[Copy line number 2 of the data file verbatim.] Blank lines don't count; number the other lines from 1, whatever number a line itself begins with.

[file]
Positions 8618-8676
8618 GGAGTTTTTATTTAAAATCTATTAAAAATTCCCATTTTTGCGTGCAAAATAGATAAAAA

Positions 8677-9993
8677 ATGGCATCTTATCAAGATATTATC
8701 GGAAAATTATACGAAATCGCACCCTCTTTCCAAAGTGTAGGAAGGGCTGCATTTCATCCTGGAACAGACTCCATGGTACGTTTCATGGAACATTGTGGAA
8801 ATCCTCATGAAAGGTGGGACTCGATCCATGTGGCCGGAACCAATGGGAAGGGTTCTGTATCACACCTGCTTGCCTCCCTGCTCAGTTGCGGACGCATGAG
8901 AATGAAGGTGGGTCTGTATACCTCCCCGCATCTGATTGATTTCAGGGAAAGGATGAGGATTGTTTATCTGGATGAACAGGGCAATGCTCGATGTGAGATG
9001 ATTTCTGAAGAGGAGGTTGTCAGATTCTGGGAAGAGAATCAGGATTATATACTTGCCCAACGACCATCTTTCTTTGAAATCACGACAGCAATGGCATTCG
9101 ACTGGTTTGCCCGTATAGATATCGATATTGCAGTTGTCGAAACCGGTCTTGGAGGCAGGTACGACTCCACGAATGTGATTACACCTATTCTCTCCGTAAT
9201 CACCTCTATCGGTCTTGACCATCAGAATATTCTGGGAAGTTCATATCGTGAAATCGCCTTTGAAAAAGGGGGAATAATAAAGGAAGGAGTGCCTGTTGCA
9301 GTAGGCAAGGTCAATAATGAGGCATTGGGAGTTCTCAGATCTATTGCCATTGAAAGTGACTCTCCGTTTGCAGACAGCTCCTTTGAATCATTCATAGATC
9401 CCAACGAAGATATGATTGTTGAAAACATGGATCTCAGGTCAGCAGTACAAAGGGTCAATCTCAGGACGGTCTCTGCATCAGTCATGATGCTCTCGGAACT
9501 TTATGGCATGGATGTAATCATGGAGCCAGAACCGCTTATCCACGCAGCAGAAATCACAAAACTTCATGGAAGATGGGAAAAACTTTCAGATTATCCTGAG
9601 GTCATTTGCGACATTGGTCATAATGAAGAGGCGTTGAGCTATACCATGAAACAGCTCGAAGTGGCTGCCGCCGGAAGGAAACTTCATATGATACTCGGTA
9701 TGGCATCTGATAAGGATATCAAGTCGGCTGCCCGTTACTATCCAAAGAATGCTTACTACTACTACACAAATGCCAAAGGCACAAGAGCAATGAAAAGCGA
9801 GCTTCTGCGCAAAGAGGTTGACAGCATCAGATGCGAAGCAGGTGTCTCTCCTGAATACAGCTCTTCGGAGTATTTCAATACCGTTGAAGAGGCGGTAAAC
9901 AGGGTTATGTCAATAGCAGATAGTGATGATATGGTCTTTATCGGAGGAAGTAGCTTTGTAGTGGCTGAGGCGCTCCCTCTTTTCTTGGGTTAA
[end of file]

8618 GGAGTTTTTATTTAAAATCTATTAAAAATTCCCATTTTTGCGTGCAAAATAGATAAAAA